Psychopomps can be: angels, ancestors, spirits, monsters, gods, goddesses, butterflies, birds, dogs, and multitudinous others.

Hermes, more oft known for his role as a messenger, is a psychopomp as well, with one foot in Hades. Of course, Charon is more well known for his role as Greek ferryman of the dead. Aken serves a similar role in ancient Egyptian mythology, and Urshanabi in ancient Mesopotamian. There is Xolotl, Ch’eng Huang, Valkryies, Agni, and many more.

In The Book of the Dead, half the cast is made up of psychopomps. Nebtu, one of the protagonists, is a psychopomp herself. They are more familiar with life than the rest of the gods of the underworld, because they are in constant interaction with it.

 

Review: The No. 1 Ladies’ Detective Agency

no1-ladies-cover

I’ve finished one of the books I promised to read this year! Cue confetti flying, fireworks whizzing. The No. 1. Ladies’ Detective Agency is a book that, for some reason, you always picture your grandmother reading.

Alexander McCall Smith is an interesting dude, born in Zimbabwe, co-founder and teacher at the University of Botswana. So he’s definitely got the cred to be writing about the place, my first consideration when I picked up the book.

In the honored tradition of the critique sandwich, I will go good-bad-good. I absolutely loved the character of Precious Ramotswe. Savvy, funny, serious, and determined, her self-confidence was one of my elements of the book. From childhood she is conditioned to be clever and observant, and to take no shit from men.

Which makes it all the more out of place when she falls prey to an abusive relationship. I don’t want to make light of this issue: sexual assault and marital abuse are something many, many women face, and we shouldn’t not talk about it. But I do question the aptness of using it as a plot device in this particular instance, after a buildup of Precious’ character as someone unlikely to fall victim to this brand of violence. To me it felt abrupt and out of character, and I was taken aback by the suddenness of its appearance.

Precious’ concession to marriage at the end of the book to Mr. J.L. B. Matekone (another great character) felt out of place to me as well. While we see him as lovestruck and longing for Precious’ companionship, her thoughts on marriage remain clear until the very last page: that she is content to be unmarried, in fact, she is strongly opposed to remarrying. We see no evidence of this changing before she concedes to his second marriage proposal on the last page of the book. A bit unbelievable.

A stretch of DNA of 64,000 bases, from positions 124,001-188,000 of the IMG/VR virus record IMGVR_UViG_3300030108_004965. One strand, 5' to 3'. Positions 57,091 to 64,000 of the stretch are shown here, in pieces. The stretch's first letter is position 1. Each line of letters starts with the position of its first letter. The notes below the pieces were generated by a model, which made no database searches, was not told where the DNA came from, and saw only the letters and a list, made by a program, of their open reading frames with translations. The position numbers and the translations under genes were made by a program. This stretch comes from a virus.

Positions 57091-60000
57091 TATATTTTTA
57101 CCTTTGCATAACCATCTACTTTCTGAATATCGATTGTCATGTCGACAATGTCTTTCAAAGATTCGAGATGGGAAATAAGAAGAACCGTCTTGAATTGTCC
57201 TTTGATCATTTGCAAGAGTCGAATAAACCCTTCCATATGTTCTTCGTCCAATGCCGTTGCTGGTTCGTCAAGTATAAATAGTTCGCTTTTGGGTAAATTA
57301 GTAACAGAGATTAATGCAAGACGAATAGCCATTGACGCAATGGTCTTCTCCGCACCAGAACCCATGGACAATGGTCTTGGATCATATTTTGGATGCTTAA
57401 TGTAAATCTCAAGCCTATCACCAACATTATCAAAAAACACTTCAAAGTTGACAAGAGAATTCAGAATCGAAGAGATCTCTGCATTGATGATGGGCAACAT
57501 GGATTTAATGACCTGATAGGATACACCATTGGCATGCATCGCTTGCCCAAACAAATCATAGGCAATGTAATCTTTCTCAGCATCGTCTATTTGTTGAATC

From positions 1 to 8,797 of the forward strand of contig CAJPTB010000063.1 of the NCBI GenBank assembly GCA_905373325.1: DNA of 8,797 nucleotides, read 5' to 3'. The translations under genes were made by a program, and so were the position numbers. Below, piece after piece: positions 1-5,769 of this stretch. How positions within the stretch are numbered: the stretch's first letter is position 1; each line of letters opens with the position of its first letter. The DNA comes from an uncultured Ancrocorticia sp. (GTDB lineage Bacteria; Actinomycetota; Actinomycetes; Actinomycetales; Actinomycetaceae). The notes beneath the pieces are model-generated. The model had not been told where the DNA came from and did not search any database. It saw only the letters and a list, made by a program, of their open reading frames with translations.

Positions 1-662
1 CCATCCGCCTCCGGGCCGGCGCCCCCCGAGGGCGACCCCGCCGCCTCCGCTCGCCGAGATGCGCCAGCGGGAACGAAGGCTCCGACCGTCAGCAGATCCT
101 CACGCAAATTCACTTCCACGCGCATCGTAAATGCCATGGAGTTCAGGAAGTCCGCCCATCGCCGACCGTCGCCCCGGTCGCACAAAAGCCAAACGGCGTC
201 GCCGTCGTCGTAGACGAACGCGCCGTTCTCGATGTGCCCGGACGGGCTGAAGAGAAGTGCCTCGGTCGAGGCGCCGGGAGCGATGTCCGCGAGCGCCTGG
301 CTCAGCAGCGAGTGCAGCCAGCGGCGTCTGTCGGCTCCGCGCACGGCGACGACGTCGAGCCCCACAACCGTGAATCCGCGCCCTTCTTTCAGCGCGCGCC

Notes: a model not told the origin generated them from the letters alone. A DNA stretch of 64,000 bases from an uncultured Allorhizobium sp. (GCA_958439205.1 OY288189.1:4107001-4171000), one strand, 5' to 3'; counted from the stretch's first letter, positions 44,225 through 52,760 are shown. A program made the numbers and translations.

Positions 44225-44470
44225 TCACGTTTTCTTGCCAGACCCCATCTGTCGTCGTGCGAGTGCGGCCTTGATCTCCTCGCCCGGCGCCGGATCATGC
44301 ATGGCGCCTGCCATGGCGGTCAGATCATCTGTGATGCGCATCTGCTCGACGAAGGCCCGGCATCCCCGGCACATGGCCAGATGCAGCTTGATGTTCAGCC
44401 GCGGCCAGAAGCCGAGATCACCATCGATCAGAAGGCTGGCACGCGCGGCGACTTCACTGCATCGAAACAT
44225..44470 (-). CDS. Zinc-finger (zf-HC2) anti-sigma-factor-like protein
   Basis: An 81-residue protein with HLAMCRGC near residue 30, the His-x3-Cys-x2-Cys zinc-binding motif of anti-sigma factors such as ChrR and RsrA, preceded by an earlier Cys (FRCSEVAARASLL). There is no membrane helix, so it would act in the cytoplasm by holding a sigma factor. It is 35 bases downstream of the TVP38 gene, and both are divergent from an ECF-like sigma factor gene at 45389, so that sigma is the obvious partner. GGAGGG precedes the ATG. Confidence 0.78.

Criticism aside, I loved so many things about this book. Precious’ use of Agatha Christie to lend validity to her detective agency, the connection she felt to her homeland: Precious loves Africa, loves Botswana, with a such a forceful wonder. Precious loved herself fiercely also, as a fat woman, as a damn good detective. And she was staunch throughout, never doubting that she could handle any case, from missing dogs to malicious witchdoctors.

I would definitely recommend this book. It is an engaging, quick read, with an incredibly lovable narrator. I probably won’t read the rest of the series right now, but I’ll be trying out the TV series.

 

Obscure Words

Many books like to complect obscure, tonish words into their stories and use them crebrously. By the end of it, the reader just feels smarter, their facund vocabulary munified by at least one.

Here’s a good resource for finding that recherché word that will become forever associated in your readers’ minds with your story. The Logorrhea is a dictionary of unusual, lautitious, cacologous words. Now you can bloviate to your heart’s content.

Some select words to mabble this post:

  • Fabaceous: bean-like
  • Rumbustious: boisterous
  • Tarantism: the irresistible urge to dance
  • Deipotent: having godlike power
  • Hepatoscopy: divination by the study of animal livers